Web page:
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Hello and happy Friday!  And you all know what Friday brings, yes,  its time to share another post to celebrate Indie Publishing and this time it’s Elliott & Thompson in the spotlight!   Today I have a review of “Travellers in the Third Reich: The Rise of Fascism Through the Eyes of Everyday People” by Julia Boyd.


Description:

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Without the benefit of hindsight, how do you interpret what’s right in front of your eyes?

The events that took place in Germany between 1919 and 1945 were dramatic and terrible but there were also moments of confusion, of doubt – of hope. How easy was it to know what was actually going on, to grasp the essence of National Socialism, to remain untouched by the propaganda or predict the Holocaust?

Travellers in the Third Reich is an extraordinary history of the rise of the Nazis based on fascinating first-hand accounts, drawing together a multitude of voices and stories, including students, politicians, musicians, diplomats, schoolchildren, communists, scholars, athletes, poets, journalists, fascists, artists, tourists, even celebrities like Charles Lindbergh and Samuel Beckett. Their experiences create a remarkable three-dimensional picture of Germany under Hitler – one so palpable that the reader will feel, hear, even breathe the atmosphere.

These are the accidental eyewitnesses to history. Disturbing, absurd, moving, and ranging from the deeply trivial to the deeply tragic, their tales give a fresh insight into the complexities of the Third Reich, its paradoxes and its ultimate destruction.

My Thoughts & Review:

From the very outset, I want to say how incredibly detailed this book is.  It is clear from the way that it is written that there has been an unfathomable number of hours of research poured into this book and it pays off.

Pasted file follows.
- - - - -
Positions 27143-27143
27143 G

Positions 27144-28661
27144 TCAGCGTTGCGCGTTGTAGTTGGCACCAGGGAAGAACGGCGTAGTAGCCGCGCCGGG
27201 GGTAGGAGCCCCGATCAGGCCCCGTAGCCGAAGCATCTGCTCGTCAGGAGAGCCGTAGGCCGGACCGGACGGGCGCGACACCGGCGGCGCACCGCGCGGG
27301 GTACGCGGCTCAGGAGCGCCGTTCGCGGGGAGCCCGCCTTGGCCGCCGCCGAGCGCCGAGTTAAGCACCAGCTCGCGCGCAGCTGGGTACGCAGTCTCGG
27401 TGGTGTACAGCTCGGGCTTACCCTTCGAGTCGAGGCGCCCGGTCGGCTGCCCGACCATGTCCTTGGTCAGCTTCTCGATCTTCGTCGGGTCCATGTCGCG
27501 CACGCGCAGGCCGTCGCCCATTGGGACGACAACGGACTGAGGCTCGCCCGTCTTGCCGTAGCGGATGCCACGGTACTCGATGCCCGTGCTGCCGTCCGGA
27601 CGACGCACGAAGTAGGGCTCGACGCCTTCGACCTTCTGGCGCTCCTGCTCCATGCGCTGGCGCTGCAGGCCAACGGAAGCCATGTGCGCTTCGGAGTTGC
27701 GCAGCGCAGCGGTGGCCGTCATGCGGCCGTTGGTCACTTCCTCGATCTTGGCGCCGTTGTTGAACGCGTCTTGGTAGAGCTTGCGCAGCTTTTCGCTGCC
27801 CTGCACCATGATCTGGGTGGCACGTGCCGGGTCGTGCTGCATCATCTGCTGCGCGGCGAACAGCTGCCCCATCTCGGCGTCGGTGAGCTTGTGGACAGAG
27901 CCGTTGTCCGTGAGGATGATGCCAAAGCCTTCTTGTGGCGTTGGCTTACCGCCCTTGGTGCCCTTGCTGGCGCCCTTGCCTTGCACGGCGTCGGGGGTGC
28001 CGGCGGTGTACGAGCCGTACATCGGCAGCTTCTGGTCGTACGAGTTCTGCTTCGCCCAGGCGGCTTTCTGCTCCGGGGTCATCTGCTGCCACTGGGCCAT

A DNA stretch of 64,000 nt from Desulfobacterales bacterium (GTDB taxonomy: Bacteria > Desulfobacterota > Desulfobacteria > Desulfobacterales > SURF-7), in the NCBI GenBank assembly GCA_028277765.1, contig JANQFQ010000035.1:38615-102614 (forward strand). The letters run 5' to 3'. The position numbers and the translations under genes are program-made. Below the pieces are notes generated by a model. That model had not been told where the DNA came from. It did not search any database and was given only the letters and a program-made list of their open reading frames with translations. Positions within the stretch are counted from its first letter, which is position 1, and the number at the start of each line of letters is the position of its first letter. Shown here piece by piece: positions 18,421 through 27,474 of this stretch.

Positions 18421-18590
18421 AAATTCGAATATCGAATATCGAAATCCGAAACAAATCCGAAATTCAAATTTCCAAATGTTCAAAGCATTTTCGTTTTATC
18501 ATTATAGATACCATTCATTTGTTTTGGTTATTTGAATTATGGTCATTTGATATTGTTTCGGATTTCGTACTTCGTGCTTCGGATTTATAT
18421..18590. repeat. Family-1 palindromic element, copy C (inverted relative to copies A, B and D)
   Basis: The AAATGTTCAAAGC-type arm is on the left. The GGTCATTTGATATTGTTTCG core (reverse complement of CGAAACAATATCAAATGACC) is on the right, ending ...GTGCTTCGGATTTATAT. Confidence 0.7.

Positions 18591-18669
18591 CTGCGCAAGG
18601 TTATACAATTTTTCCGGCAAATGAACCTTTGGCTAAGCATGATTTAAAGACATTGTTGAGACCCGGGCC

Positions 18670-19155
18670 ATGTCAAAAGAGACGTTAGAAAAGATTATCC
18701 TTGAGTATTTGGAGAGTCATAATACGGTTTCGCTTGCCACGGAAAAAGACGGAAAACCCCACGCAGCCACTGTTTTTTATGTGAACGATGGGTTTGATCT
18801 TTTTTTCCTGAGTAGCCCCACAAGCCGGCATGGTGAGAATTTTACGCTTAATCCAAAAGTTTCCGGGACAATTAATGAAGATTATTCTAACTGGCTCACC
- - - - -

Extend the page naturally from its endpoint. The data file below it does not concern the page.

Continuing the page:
The reader is given a rare insight into Germany in the 1930s from travellers who had no idea of what was to become of the country in later years through a collection of diaries and letters that have not been published.
The propaganda machine that Hitler utilised is brought to life through the fascinating writing, there’s rich detail that conveys a clear picture of a segment of history that is often forgotten about, the run up to WWII.  Details of the rivalries within the Nazi party are mentioned, one of Ribbentrop’s parties being over shadowed by Göring hosting lavish events at his Air Ministry all in the name of impressing the senior British diplomat, Sir Robert Vansittart who was in Germany to attend the Olympics is just one such example.

I appreciate that Julia Boyd has taken the approach to include the horrors of this time too.  Some travellers describing the bombings as hellish times, and making the point that social status mattered not during air raids, everyone was in the shelters together for safety.  The hardships endured by ordinary people are sobering reading, as was the propaganda rife at the time.  Looking back with hindsight we can see what was the end goal, but there, in that moment in the 1930s, it must have seemed so persuasive and left people with views they were uncertain of.  Germany had a lot to offer visitors, spectacular scenery, rich culture, and a wonderful idealism.  I do find the idea that travellers who questioned the treatment of Jews unsavoury in terms of never getting answers.  It would seem that along with the patriotic devotion came naivety and a blinkered view, the juxtaposition of a hard working and friendly nation, family orientated that then shows such barbaric cruelty toward their fellow countryfolk would undoubtedly have left many travellers baffled.

An enlightening and captivating read that will leave many readers thinking.  It’s quite possibly one of the most inclusive sets of information I have read to date about life in Germany under the Third Reich and I applaud Julia Boyd for ensuring that her sources are varied.  Whilst some authors would chose to feature politicians, diplomats and notable public figures, Boyd has instead included the voices of artists, journalists, students, children and views from both fascists and communists to give a well rounded and incredibly real image of Germany.  This in turn gives readers something very rare, a glimpse of something we rarely see, but it also allows us in a way to experience the turbulent times that were the beginning of the destruction of Germany and the Reich.

 

You can buy a copy of “Travellers in the Third Reich: The Rise of Fascism Through the Eyes of Everyday People” via:

Amazon
Wordery
Book Depository

 

My thanks to Elliott & Thompson, especially Alison Menzies for sending me a copy of this book to read and enjoy.